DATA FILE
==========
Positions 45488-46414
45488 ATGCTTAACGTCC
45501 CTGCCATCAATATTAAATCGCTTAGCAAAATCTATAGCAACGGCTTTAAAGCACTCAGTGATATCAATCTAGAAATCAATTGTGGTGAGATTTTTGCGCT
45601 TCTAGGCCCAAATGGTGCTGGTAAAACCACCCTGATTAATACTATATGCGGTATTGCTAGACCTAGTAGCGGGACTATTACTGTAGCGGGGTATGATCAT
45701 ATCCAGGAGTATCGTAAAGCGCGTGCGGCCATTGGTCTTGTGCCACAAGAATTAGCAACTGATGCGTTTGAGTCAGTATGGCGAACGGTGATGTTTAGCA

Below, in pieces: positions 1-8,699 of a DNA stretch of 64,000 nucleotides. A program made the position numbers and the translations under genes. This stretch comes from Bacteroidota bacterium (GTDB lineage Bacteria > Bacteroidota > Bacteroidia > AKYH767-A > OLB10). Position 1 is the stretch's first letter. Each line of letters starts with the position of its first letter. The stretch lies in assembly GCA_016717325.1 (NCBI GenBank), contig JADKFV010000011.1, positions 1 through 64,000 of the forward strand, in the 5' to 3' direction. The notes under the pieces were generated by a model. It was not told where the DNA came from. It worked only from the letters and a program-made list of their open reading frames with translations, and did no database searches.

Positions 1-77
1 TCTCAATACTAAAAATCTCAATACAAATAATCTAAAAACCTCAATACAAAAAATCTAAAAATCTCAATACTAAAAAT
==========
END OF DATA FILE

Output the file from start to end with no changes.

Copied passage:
Positions 45488-46414
45488 ATGCTTAACGTCC
45501 CTGCCATCAATATTAAATCGCTTAGCAAAATCTATAGCAACGGCTTTAAAGCACTCAGTGATATCAATCTAGAAATCAATTGTGGTGAGATTTTTGCGCT
45601 TCTAGGCCCAAATGGTGCTGGTAAAACCACCCTGATTAATACTATATGCGGTATTGCTAGACCTAGTAGCGGGACTATTACTGTAGCGGGGTATGATCAT
45701 ATCCAGGAGTATCGTAAAGCGCGTGCGGCCATTGGTCTTGTGCCACAAGAATTAGCAACTGATGCGTTTGAGTCAGTATGGCGAACGGTGATGTTTAGCA

Below, in pieces: positions 1-8,699 of a DNA stretch of 64,000 nucleotides. A program made the position numbers and the translations under genes. This stretch comes from Bacteroidota bacterium (GTDB lineage Bacteria > Bacteroidota > Bacteroidia > AKYH767-A > OLB10). Position 1 is the stretch's first letter. Each line of letters starts with the position of its first letter. The stretch lies in assembly GCA_016717325.1 (NCBI GenBank), contig JADKFV010000011.1, positions 1 through 64,000 of the forward strand, in the 5' to 3' direction. The notes under the pieces were generated by a model. It was not told where the DNA came from. It worked only from the letters and a program-made list of their open reading frames with translations, and did no database searches.

Positions 1-77
1 TCTCAATACTAAAAATCTCAATACAAATAATCTAAAAACCTCAATACAAAAAATCTAAAAATCTCAATACTAAAAAT